Dad: Late Burmese prime minister and president Ne Win
Bad behavior: Before the current military junta took power in 1988, Burma was ruled by prime minister and later president Ne Win, who ruled the country as a one-party Marxist dictatorship from 1962 to 1988. As Win (already 52 when he began his rule) grew older, he began to rely more and more on Sandar, his favorite daughter, to help run things. Throughout the 1980s, Sandar’s power grew as she assumed more and more responsibilities for the rapidly failing state. She controlled party officials’ access to her father, and then oversaw the appointment of Col. Khin Nyhut (a future prime minister under the junta) as chief of intelligence, providing her with even more control over the regime.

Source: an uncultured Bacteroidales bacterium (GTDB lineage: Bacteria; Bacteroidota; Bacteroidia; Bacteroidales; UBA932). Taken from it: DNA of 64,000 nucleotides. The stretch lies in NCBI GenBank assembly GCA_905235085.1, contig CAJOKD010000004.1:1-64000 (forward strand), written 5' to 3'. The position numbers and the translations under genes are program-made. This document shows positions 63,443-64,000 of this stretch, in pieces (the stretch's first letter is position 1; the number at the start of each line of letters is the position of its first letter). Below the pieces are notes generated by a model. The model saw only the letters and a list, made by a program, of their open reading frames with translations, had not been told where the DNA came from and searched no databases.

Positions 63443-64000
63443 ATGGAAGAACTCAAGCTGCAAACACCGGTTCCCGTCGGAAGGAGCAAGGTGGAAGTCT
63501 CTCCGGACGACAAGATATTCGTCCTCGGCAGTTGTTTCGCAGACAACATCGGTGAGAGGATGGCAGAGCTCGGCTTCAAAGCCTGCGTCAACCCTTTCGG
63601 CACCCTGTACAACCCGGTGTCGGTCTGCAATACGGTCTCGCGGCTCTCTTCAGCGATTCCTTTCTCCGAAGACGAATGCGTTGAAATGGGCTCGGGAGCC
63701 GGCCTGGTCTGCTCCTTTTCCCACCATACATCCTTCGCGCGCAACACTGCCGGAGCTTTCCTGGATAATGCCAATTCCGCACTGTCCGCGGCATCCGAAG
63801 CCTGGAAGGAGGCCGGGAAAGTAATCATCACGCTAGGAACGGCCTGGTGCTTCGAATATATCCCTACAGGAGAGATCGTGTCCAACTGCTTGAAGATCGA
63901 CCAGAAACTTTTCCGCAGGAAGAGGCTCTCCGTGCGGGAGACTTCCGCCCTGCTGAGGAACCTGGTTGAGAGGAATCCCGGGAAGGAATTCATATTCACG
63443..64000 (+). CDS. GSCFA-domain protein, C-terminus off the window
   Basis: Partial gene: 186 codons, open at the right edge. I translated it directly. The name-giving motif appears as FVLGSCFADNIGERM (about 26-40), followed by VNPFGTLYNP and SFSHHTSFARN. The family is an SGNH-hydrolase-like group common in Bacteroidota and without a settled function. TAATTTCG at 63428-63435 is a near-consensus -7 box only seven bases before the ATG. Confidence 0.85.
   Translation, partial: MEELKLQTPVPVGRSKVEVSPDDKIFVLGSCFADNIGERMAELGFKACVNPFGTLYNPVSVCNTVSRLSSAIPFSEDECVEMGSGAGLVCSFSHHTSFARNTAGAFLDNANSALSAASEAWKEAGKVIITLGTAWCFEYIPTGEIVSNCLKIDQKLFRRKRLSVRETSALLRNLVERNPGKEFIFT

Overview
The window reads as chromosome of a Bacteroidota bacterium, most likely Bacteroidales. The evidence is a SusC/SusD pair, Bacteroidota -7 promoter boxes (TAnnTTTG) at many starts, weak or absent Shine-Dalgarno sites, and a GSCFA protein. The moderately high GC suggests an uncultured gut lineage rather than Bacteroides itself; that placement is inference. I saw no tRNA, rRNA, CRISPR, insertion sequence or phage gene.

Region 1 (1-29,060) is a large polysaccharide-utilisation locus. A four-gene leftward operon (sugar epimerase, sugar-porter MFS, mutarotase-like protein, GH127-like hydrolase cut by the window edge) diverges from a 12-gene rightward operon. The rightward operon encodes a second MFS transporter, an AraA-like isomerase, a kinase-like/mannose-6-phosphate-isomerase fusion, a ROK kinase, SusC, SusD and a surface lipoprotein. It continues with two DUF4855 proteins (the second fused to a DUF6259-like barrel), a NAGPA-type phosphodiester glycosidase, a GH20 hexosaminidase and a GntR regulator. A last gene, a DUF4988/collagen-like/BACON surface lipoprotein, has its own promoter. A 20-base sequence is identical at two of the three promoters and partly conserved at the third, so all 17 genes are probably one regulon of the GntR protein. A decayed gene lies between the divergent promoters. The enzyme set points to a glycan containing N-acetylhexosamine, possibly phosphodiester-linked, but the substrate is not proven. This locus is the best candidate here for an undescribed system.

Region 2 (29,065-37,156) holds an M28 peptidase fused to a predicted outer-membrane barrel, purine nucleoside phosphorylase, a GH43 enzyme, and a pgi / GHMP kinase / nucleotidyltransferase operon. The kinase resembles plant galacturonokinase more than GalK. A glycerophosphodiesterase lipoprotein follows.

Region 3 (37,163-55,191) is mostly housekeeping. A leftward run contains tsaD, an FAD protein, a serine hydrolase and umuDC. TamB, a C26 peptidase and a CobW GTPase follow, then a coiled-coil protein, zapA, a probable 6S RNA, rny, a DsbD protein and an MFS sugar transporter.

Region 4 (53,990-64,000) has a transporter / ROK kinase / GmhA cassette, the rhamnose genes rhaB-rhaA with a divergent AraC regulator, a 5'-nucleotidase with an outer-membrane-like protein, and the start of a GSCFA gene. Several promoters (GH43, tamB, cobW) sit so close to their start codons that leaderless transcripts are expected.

When her father stepped down in 1988, Sandar Win played a key role in suppressing the following pro-democracy movement that was led by Aung Sun Suu Kyi. After the military junta took over the country, Win preserved her father’s power behind the scenes during the 1990s, while she used her connections to continue enriching her family’s business ventures. Some saw Sandar as Aung Sun Suu Kyi’s greatest rival if the junta fell. Then, at the beginning of this decade, her husband and their three sons were arrested for plotting to overthrow the junta. Win was not implicated directly, despite many considering her the brains behind the plot, but her family’s influence was finally dead. Like her opponent Aung Sun Suu Kyi, she was placed under house arrest. Reports indicate she was finally released in December.